Steven Ratiner, Arlington’s Poet Laureate, is today’s guest blogger.
In praise of fathers and mothers. No, not the ones we are born to – I’d hope we need no reminder for that gratitude. I mean those cultural/spiritual/societal patriarchs and matriarchs that materialized somewhere in our lives and helped, by their example, form who we are. There are individuals whom we might never have met in the flesh and yet are beholden to just the same. I’d need more hands than I possess to count the number of poets and artists whose lives and works I so admired they catalyzed something in me that I might not have otherwise trusted – might not even have believed was there.
Bonnie Bishop, a poet of deep feeling, can list as many of these honored forebears in the musical world as she does in the realm of letters. It’s one of the reasons she and her husband spend so much time down in New Orleans, so they can be close to many of the jazz performers they love. Case in point: the ‘Ellis’ of her poem is, of course, Ellis Marsalis Jr.: gifted jazz pianist, educator, and patriarch of the famed Marsalis family, who died this past April at the age of 85, yet another light snuffed out by Covid-19. Not only did Ellis teach jazz improvisation to generations of young musicians, he made his home into something of a cultural salon and music academy for neighborhood kids – and along the way launched four of his sons into prominent musical careers of their own. But his focus was never solely on the sounds coming out from the instruments but on the excitement emanating from young hearts. And I think the lesson here is that we, in every generation, need to honor what we’ve been given by making sure we too have offered such gifts to other, more recent arrivals. To recognize those influences we carry within us is to comprehend more fully the constellation of energies we call a life. But to pass on some of that energy, in whatever form we are capable of shaping and focusing it, is to rebuff the atomized vision of contemporary existence and know we are interconnected in barely-imaginable ways. Lacking a musical instrument, Bonnie here uses careful observation and lyrical phrasing to invite us to tune in to a vast composition of which Mr. Marsalis’ songs were one small part.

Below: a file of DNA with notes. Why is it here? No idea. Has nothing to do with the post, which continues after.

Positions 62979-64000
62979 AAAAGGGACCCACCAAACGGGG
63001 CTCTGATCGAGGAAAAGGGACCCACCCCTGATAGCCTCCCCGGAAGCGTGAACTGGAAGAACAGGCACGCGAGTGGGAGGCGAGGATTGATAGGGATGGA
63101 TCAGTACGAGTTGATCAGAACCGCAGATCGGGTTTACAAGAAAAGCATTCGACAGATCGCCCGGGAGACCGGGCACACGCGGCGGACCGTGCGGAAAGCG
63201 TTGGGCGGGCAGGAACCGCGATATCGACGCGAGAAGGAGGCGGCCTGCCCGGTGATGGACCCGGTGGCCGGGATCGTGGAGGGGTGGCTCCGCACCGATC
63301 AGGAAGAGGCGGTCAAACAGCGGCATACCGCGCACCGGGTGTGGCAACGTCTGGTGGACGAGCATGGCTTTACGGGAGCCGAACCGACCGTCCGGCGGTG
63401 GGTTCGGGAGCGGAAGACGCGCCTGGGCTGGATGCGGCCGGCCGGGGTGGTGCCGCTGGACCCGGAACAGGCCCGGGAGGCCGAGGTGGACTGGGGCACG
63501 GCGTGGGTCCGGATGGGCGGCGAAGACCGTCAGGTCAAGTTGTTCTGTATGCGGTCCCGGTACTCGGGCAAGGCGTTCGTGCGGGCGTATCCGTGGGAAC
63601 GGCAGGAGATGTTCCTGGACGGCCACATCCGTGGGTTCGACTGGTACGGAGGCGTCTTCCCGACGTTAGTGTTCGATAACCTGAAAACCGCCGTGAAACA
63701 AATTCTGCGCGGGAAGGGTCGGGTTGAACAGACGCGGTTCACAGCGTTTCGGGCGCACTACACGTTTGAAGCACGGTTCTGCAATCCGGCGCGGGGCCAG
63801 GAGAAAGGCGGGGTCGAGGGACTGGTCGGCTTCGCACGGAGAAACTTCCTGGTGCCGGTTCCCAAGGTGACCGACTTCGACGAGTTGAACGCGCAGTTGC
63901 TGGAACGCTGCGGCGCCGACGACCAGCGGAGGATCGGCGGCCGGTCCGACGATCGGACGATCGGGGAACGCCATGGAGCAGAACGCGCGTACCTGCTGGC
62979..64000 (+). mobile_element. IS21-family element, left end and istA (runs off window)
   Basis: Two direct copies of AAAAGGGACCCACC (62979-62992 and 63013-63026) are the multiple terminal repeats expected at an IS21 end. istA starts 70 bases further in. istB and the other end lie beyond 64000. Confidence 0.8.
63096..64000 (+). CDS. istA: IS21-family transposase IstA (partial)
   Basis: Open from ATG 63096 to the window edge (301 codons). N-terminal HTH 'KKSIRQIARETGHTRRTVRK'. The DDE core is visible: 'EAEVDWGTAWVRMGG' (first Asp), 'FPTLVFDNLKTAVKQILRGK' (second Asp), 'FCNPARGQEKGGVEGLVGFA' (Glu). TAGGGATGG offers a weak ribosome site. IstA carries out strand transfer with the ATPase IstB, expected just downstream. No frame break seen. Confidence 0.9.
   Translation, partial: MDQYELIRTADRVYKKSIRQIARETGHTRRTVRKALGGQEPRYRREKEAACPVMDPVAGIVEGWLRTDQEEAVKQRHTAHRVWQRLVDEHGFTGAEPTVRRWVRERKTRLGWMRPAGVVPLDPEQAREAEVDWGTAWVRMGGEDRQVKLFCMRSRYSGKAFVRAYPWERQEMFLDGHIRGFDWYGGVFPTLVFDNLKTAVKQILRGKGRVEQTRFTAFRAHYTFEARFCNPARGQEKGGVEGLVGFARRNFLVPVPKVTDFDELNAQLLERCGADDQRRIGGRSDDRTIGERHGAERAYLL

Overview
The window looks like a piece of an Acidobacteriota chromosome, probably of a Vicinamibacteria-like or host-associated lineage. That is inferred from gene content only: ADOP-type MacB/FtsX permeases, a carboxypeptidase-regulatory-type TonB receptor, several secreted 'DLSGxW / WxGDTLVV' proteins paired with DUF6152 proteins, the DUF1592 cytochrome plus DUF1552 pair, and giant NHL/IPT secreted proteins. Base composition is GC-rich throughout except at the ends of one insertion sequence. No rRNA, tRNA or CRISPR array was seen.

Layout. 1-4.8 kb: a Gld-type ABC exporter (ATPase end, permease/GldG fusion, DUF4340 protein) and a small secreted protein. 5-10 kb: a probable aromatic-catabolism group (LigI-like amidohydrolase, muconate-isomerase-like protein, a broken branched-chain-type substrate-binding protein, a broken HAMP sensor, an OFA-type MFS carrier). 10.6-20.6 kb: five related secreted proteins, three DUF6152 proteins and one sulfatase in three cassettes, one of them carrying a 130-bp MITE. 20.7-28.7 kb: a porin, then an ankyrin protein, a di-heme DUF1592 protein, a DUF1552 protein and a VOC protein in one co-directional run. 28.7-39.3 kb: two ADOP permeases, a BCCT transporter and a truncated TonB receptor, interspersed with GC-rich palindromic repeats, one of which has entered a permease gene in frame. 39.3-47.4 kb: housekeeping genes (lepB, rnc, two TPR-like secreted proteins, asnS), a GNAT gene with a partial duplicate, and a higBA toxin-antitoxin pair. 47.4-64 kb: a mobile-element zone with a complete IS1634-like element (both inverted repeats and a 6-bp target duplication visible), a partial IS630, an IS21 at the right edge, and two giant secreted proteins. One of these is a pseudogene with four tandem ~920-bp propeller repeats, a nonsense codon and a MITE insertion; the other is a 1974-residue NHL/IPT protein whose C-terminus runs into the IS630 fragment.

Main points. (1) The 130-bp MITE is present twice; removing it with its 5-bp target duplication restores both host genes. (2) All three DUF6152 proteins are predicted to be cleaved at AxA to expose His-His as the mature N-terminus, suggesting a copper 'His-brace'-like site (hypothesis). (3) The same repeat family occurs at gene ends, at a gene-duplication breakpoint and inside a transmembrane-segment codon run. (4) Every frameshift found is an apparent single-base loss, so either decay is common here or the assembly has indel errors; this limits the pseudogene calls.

Red Letter Poem #41:
The Red Letter Poems Project was created in grateful partnership with many of our town’s cultural resources: the Arlington Commission for Arts and Culture, the Arlington Center for the Arts, the Robbins Library, the Arlington International Film Festival, and Arlington Community Education. See the full archive of the project at http://artsarlington.org/red-letter-poems/. We’ll send out a poem from a new poet every week. If you enjoy them, we encourage you to forward them to friends – in Arlington and beyond – or to post them on your social media platforms with the hashtags: #RedLetterPoems, #ArlingtonPoetLaureate. If you want to make sure you receive these poems directly – or to receive notices about future poetry events – send an e-mail to: firstname.lastname@example.org with the subject line ‘mailing list’.
In ancient Rome, feast days were indicated on the calendar by red letters. To my mind, all poetry and art – and, in truth, even the COVID-19 crisis itself – serves as a reminder that every day we wake together beneath the sun is a red-letter day.
– Steven Ratiner